Back in the days when radio was our source of home entertainment, there was a vaudeville and burlesque comedian (Jack Pearl) who did a Baron Munchausen routine. The Baron was prone to wild exaggeration and when his veracity was questioned, would respond, "Vas you dere, Sharlie?"
Now, I could say that I labored for hours in the hot sun, raking a ton of leaves and hedge trimmings into a mountain. I could say that a strong wind came up from the north and destroyed all my work. I could say all those things and who would say nay? After all, vas you dere? The truth is I worked for about an hour before my back gave out (it seemed like hours), and it was pleasantly warm in the afternoon sun. I couldn't move a ton of anything, but there were so many leaves, etc., that the mountain (that part was true) had to be raked down the hill in stages. The strong wind was more of a breeze, and it did blow a lot of the leaves around, providing Pearl with fun as she chased after them, but what are a few more leaves when the entire hillside is covered. I did finish the job and it looks darned good. I'm not worried about the mound that I didn't get pushed all the way down the hill. The turkeys will scatter that for me as they scratch for bugs and stuff in the days to come.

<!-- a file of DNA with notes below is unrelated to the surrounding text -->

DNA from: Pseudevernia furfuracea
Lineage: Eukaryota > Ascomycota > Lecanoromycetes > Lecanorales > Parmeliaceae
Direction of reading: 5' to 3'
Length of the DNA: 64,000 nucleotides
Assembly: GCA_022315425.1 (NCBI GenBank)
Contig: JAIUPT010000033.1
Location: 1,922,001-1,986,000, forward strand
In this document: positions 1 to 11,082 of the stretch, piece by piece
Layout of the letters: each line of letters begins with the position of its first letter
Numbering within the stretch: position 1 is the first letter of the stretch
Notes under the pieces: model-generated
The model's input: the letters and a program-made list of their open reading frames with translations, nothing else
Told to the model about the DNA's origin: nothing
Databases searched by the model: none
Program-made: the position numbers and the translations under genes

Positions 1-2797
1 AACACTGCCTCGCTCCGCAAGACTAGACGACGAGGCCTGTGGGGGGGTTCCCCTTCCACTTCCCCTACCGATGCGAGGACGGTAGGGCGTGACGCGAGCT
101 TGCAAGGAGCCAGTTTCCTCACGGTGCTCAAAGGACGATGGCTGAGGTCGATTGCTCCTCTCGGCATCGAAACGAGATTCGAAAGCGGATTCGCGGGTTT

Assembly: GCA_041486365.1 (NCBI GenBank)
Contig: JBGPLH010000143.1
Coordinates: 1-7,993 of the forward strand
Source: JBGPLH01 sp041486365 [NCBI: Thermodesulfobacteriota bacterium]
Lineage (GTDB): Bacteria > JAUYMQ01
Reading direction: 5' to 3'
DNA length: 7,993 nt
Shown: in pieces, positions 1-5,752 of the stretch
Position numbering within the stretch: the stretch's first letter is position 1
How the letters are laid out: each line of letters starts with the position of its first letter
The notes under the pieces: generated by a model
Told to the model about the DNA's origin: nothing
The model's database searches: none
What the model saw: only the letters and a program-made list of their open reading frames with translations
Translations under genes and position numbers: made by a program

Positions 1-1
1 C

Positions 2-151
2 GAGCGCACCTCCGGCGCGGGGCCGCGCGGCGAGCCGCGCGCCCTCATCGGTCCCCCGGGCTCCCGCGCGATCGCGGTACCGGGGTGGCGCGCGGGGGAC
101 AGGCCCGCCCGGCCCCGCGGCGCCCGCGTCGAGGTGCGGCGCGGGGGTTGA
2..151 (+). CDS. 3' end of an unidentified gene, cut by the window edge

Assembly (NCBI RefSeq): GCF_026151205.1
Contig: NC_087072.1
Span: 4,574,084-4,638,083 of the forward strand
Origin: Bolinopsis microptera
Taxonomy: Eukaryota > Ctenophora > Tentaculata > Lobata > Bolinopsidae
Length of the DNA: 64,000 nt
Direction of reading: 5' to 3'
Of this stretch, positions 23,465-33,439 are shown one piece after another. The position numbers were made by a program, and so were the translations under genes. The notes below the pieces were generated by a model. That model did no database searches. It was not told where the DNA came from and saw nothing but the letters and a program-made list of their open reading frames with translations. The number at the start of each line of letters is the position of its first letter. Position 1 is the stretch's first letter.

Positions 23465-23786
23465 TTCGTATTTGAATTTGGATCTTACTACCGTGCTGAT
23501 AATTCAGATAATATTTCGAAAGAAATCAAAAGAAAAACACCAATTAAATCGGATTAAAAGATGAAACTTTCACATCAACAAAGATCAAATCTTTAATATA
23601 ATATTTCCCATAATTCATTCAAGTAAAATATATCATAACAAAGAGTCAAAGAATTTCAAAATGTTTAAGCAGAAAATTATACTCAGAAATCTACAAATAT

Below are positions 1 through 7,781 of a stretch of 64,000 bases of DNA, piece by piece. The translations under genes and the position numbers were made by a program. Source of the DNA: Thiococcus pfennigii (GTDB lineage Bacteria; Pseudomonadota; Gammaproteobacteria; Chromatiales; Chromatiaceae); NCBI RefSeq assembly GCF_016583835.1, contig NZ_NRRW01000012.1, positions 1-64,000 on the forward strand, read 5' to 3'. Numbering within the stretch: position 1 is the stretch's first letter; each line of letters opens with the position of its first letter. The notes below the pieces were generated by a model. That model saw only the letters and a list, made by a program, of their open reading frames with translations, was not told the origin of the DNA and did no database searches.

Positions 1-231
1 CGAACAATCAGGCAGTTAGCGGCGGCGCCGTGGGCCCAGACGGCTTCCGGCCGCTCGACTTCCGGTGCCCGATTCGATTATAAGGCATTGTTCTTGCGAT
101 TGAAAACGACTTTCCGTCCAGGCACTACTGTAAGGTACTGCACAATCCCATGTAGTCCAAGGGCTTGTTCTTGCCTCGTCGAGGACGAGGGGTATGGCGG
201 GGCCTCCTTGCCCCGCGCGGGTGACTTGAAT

Pearl was particularly energized after napping all day. She is the self-appointed supervisor on any outside project, but she kept getting distracted yesterday, running here and there but coming back to point out I'd missed a branch or leaf. She's a hard taskmaster. Bess, on the other hand, had not felt well all day and had several episodes of sick-up. She took advantage of the outing to lay in the sun, moving along with the pile of leaves when necessary so as to stay close by. I was getting pretty worried about her until she finally ate dinner in the early evening and it stayed down. It must have been a 12-hour bug that had laid her low. Frank avoids even the word "work," and so had stayed in the house all afternoon.
As I raked across the front of the house, I uncovered daffodils sprouting where I had not planted them. These renegades were making a break for it, escaping the neatly planted rows up against the wall. Every year I find daffys that were evidently struck with wanderlust popping up in the most unexpected places. It's like a treasure hunt for their brilliant gold.
The one section of the front yard that is now bare of leaves is just the tip of the iceberg. By the time true spring arrives and I finish the job, there will be mountains of leaves that will rival the Alps. Think I'm exaggerating? Vas you dere, Sharlie?